Suggested Reading December 21, 2022

Hi everyone, here are our recommended reads for the week!

*More information on the three catalogs and available formats is found at the end of the list of recommended reads*

Weekly Suggested Reading postings are now published on Wednesdays.

And the next Suggested Reading posting will be published on Wednesday, December 28, 2022.

30 Things I Love About Myself by Radhika Sanghani

(Available Formats: Print Book & eBook)

30 Things I Love About Myself

Nina Mistry would be the first to tell you that she’s a bit of a mess. She just broke off her engagement, her friend group may be ghosting her, and she’s celebrating her thirtieth birthday alone. After she runs out to get a much-needed birthday treat, through a series of events Nina finds herself instead spending her birthday in jail. Despondent at hitting rock bottom, Nina asks for some reading material to distract her and is given a self-help book about self-love and fixing your life. Thinking it can’t get any worse, Nina decides to take the book’s advice. As she navigates life’s ups (viral fame, new friends) and downs (family drama, viral infamy), with the book as a guide, Nina learns to love herself and her life. Sanghani’s latest (after Not That Easy, 2015) is a sweet and funny contemporary novel about learning to embrace yourself, flaws and all. Discussions on racism and depression add depth, keeping the tone from becoming saccharine. Readers will be inspired to create their own self-love lists. -Booklist Review

The Daughter of Doctor Moreau by Silvia Moreno-Garcia

(Available Formats: Print Book, eBook & Downloadable Audiobook)

Daughter of Doctor Moreau

Carlota, the beautiful and brilliant daughter of Dr. Moreau, lives on an isolated estate on the Yucatan Peninsula in the 1870s, where her life revolves around her father’s hybrid human-animal creatures. Montgomery, a troubled man running away from his past, was hired as Moreau’s new overseer by his patron, the wealthy Lizalde, when Carlota was 14. Six years later, he is a vital part of their grotesque utopian “family.” But outside the walls of the estate, instability and violence rule as colonial powers, the Mexicans of Spanish descent, and the Mayans are vying for control of the country, and an unexpected visit by the handsome son of Lizalde brings the turmoil of the outside world in. Told from Carlota and Montgomery’s points of view and clearly inspired by H. G. Wells, this wholly new novel paints a vivid picture that is as alluring as it is unsettling, filled with action, romance, and monsters. However, it is Moreno-Garcia’s ability to mesh the unease of the scientifically created beasts with the real-life terrors of a life on the margins and the horror of colonialism that elevates this story. Readers will fall into this tale immediately, enchanted. -Booklist Review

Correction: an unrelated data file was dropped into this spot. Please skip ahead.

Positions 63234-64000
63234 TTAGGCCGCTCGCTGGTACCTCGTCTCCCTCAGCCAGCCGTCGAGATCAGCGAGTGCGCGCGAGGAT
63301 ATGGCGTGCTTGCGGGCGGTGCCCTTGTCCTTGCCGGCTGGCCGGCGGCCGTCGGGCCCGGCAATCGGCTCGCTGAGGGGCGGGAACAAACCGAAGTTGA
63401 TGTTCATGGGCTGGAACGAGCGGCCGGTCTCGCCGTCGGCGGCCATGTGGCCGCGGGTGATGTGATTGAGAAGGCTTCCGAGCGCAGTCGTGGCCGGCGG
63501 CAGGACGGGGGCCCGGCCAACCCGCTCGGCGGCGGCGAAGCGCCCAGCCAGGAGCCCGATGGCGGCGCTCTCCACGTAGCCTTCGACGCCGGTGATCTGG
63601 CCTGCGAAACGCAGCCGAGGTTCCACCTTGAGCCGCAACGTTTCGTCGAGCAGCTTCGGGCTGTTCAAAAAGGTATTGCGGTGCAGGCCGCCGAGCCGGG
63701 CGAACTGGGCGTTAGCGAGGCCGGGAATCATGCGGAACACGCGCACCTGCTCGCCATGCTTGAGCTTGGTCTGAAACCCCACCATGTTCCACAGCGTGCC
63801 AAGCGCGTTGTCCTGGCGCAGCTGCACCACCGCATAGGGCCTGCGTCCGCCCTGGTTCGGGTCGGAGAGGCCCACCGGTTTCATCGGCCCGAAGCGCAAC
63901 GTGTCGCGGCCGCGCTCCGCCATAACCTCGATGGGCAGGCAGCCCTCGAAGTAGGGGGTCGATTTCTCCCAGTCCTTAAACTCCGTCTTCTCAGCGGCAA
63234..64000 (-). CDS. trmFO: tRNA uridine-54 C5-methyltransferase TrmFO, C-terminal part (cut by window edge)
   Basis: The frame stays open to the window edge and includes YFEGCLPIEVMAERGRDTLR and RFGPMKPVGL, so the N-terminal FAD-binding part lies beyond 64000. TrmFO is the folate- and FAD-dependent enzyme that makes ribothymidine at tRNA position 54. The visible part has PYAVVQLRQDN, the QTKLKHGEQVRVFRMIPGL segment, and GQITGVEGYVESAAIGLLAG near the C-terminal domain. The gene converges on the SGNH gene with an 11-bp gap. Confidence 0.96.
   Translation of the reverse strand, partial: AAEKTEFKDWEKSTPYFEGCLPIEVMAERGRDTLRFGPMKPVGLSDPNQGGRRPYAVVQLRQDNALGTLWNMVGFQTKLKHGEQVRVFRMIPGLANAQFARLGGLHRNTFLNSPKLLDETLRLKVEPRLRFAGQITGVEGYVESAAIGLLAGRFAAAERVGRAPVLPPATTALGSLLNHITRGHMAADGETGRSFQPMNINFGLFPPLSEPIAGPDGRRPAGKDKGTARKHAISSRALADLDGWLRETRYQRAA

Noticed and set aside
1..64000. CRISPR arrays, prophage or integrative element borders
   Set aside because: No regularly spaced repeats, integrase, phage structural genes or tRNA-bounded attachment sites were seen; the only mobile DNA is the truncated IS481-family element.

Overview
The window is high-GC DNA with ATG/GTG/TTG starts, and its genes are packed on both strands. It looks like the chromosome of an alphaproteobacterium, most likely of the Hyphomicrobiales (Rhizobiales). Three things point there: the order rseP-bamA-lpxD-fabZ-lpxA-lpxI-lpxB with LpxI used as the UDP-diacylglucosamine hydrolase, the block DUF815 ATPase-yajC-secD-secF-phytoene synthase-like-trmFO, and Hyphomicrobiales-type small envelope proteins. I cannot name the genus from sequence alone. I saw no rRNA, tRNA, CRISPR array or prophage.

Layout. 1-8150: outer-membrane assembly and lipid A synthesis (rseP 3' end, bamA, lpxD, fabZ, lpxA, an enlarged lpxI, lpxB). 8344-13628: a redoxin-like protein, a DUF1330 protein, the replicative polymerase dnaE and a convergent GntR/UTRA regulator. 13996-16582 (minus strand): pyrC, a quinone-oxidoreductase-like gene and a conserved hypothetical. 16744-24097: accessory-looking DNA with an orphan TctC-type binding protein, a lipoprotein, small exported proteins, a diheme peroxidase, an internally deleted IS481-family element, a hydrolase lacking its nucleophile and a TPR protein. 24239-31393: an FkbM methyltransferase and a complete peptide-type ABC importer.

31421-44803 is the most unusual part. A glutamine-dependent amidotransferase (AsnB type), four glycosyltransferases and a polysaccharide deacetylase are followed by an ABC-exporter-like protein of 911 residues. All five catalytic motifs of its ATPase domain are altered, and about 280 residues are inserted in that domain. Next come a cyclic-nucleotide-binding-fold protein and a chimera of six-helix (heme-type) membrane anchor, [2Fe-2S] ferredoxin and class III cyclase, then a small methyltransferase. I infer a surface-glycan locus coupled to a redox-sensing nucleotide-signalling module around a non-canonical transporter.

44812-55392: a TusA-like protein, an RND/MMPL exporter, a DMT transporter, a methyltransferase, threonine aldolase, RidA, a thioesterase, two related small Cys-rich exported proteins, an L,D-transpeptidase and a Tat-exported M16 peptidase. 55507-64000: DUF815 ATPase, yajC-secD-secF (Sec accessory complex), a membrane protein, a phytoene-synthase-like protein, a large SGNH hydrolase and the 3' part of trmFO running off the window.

The Escape Artist by Jonathan Freedland

(Available Formats: Print Book & eBook)

The Escape Artist

Guardian columnist Freedland debuts with a harrowing account of Rudolf Vrba’s escape from Auschwitz and his quest to hold Jewish leaders accountable for failing to prevent more people from dying in the Holocaust. Born Walter Rosenberg in Czechoslovakia (present-day Slovakia) in 1924, Vrba was sent to Auschwitz at age 17. Hoping to escape and prevent more Jews from passively boarding trains to their death, he kept a mental tally of arriving transports and how many people were selected for forced labor or sent directly to the crematorium. In April 1944, Vrba and another prisoner escaped by hiding in a wood pile for three days and nights (using gasoline-soaked tobacco to mask their scent from guard dogs), then crawling underneath a wire fence. After a harrowing journey to Žilina, they met with leaders of the Slovak Jewish Council and compiled a report including transport numbers, estimated deaths, maps, and the names of S.S. officers. Unfortunately, delays in translating and distributing the report resulted in the failure to save hundreds of thousands of Hungarian Jews who were deported to Auschwitz in May 1944. Vrba, who blamed Hungarian Jewish leader Rezső Kasztner and other Jewish officials for the delays, became a controversial figure, often ignored in histories of the Holocaust. Drawing on interviews with family members and former colleagues, Freedland presents a warts-and-all portrait of Vrba, and vividly captures the horrors of Auschwitz. The result is a noteworthy contribution to the history of the Holocaust.- Publishers Weekly Review

Fellowship Point by Alice Elliott Dark

(Available Formats: Print Book & eBook)

Fellowship Point